Sunday, April 17, 2011

Inhale Those Smoky Nights

Last week mostly sucked. It would be nice if I could get through a day without all those little injustices that aim straight for your weak points (of which I seem to have a lot). But poetry helps cure those wounds, so here are a few poems I love....


The Blind Old Man
by Robert Bly

I don't know why so much sweetness hovers around us.
Nor why the wind blows the curtains in the afternoons,
Nor why the earth mutters so much about its children.

We'll never know why the snow falls through the night,
Nor how the heron stretches her long legs,
Nor why we feel so abandoned in the morning.

We have never understood how birds manage to fly,
Nor who the genius is who makes up dreams,
Nor how heaven and earth can appear in a poem.

We don't know why the rain falls so long.
The ditchdigger turns up one shovel after another.
The herons go on stitching the heavens together.

We've never heard about the day we were conceived
Nor the doctor who helped us to be born,
Nor that blind old man who decides when we will die.

It's hard to understand why the sun rises,
And why our children are mostly fond of us,
And why the wind blows the curtains in the afternoon.


by Dorianne Laux

Regret nothing. Not the cruel novels you read
to the end just to find out who killed the cook, not
the insipid movies that made you cry in the dark,
in spite of your intelligence, your sophistication, not
the lover you left quivering in a hotel parking lot,
the one you beat to the punch line, the door or the one
who left you in your red dress and shoes, the ones
that crimped your toes, don't regret those.
Not the nights you called god names and cursed
your mother, sunk like a dog in the living room couch,
chewing your nails and crushed by loneliness.
You were meant to inhale those smoky nights
over a bottle of flat beer, to sweep stuck onion rings
across the dirty restaurant floor, to wear the frayed
coat with its loose buttons, its pockets full of struck matches.
You've walked those streets a thousand times and still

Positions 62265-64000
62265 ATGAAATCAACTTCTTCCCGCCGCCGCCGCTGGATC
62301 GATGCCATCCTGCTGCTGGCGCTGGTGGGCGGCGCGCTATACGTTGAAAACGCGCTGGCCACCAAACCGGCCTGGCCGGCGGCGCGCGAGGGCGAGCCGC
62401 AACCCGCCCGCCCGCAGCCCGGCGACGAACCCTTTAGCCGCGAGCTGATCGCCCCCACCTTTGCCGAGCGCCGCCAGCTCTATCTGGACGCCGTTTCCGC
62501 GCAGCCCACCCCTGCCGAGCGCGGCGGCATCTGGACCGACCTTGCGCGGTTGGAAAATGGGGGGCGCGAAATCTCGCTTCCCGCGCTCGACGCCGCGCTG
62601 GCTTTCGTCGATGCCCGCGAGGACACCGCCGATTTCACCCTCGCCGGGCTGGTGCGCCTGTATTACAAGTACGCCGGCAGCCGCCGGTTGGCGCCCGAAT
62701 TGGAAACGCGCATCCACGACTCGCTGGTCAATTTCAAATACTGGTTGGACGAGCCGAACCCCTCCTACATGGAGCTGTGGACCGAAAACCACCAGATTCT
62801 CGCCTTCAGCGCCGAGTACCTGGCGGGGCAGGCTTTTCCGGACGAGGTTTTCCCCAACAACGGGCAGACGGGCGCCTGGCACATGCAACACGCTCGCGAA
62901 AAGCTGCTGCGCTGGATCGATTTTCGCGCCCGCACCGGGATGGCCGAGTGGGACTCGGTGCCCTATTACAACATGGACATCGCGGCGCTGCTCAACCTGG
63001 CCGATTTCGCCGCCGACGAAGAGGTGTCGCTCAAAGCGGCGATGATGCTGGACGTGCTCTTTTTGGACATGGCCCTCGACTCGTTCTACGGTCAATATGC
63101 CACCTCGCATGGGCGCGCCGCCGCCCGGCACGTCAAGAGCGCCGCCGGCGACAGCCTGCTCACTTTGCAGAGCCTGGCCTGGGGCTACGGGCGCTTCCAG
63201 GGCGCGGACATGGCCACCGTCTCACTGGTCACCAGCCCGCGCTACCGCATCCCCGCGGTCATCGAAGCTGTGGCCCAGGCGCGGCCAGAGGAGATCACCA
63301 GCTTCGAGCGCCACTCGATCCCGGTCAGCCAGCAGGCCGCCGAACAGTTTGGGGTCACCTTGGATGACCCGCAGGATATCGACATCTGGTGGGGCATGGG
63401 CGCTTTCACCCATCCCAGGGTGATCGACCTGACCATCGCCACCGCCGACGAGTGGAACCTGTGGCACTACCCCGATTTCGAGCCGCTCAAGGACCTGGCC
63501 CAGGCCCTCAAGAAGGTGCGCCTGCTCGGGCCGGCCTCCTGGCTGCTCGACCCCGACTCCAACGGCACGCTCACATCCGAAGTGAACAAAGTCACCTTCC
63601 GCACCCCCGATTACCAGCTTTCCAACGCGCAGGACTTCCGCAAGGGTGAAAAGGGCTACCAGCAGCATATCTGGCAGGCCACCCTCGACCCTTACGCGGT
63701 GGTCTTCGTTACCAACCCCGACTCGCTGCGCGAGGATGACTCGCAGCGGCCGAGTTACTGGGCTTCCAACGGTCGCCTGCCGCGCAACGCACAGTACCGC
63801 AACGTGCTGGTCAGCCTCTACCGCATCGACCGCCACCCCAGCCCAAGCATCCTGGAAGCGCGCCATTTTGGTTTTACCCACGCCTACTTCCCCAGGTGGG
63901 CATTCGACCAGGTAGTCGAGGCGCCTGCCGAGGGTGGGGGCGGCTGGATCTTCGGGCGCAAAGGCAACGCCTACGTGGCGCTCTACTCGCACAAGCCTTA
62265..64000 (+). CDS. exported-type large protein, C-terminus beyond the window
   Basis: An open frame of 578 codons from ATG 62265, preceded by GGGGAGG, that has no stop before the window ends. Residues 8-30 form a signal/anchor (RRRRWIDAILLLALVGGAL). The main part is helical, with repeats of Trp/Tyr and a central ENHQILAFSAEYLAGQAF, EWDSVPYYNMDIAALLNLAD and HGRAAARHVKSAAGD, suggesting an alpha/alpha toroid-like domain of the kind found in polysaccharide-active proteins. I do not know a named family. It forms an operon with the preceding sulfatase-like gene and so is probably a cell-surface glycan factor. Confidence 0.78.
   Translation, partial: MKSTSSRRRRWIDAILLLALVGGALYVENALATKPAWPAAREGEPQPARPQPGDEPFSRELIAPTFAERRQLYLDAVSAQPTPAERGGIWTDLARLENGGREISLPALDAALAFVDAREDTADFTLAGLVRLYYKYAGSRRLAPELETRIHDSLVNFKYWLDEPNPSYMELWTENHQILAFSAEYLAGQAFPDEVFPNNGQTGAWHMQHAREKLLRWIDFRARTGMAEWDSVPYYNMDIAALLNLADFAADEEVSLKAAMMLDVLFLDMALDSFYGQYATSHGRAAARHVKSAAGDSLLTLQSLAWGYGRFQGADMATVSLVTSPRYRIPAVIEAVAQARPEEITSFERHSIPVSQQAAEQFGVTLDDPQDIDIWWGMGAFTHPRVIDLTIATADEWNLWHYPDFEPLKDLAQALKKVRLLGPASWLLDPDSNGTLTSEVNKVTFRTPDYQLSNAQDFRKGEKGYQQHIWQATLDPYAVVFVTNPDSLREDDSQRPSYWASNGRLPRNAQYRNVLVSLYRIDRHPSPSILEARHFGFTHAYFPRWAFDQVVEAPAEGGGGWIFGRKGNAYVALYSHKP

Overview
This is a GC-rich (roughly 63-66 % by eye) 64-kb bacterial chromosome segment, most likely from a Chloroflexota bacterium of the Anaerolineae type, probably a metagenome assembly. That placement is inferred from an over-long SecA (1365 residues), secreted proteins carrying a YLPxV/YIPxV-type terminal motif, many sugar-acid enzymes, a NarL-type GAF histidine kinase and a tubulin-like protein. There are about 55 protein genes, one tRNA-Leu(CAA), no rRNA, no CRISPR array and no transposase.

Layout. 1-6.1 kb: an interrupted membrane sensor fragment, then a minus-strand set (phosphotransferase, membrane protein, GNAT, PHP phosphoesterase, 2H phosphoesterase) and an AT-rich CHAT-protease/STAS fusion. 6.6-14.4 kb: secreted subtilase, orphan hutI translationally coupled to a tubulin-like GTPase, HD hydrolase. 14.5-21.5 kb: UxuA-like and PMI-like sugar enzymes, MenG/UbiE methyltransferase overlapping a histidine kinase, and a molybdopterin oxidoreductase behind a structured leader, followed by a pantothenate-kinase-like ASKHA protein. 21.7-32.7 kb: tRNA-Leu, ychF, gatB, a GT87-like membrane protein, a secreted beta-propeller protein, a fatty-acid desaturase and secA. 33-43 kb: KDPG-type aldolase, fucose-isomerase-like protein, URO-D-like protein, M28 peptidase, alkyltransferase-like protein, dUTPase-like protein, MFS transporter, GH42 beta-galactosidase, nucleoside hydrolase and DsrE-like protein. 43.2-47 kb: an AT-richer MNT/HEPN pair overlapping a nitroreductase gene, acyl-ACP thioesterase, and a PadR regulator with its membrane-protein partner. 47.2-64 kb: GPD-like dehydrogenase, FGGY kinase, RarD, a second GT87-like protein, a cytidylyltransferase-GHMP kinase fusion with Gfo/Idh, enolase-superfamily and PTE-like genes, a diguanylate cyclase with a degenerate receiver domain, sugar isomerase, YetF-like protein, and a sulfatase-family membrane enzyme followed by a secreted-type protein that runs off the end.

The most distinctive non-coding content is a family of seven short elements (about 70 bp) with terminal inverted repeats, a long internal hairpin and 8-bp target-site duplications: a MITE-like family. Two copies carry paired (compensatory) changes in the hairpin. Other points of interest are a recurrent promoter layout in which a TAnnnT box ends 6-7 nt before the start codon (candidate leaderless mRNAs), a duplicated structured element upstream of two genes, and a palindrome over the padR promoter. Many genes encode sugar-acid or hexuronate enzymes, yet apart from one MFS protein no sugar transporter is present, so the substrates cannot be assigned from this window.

you end up here. Regret none of it, not one
of the wasted days you wanted to know nothing,
when the lights from the carnival rides
were the only stars you believed in, loving them
for their uselessness, not wanting to be saved.
You've traveled this far on the back of every mistake,
ridden in dark-eyed and morose but calm as a house
after the TV set has been pitched out the window.
Harmless as a broken ax. Emptied of expectation.
Relax. Don't bother remembering any of it. Let's stop here,
under the lit sign on the corner, and watch all the people walk by.


What I Know
by Lee Robinson

What I know for sure is less and less:
that a hot bath won't cure loneliness.

That bacon is the best bad thing to chew
and what you love may kill you.

The odd connection between perfection
and foolishness, like the pelican
diving for his fish.

How silly sex is.
How, having it, we glimpse
our holiness.

What I know is less and less.
What I want is more and more:

you against me—
your ferocious tenderness—

love like a star,
once small and far,
now huge, now near.


God Says Yes To Me
by Kaylin Haught

I asked God if it was okay to be melodramatic
and she said yes
I asked her if it was okay to be short
and she said it sure is
I asked her if I could wear nail polish
or not wear nail polish
and she said honey
she calls me that sometimes
she said you can do just exactly
what you want to
Thanks God I said
And is it even okay if I don't paragraph
my letters
Sweetcakes God said
who knows where she picked that up
what I'm telling you is
Yes Yes Yes


  1. My favorite is the third poem, for obvious reasons :P Lulz BACON!

  2. They were all pretty awesome, but I like the Lee Robinson one best. You have good taste, methinks. They actually helped me get through some pretty tough blues I've had for a couple days, so... thanks. I reposted the Robinson poem to MY blog, along with one of my own(!).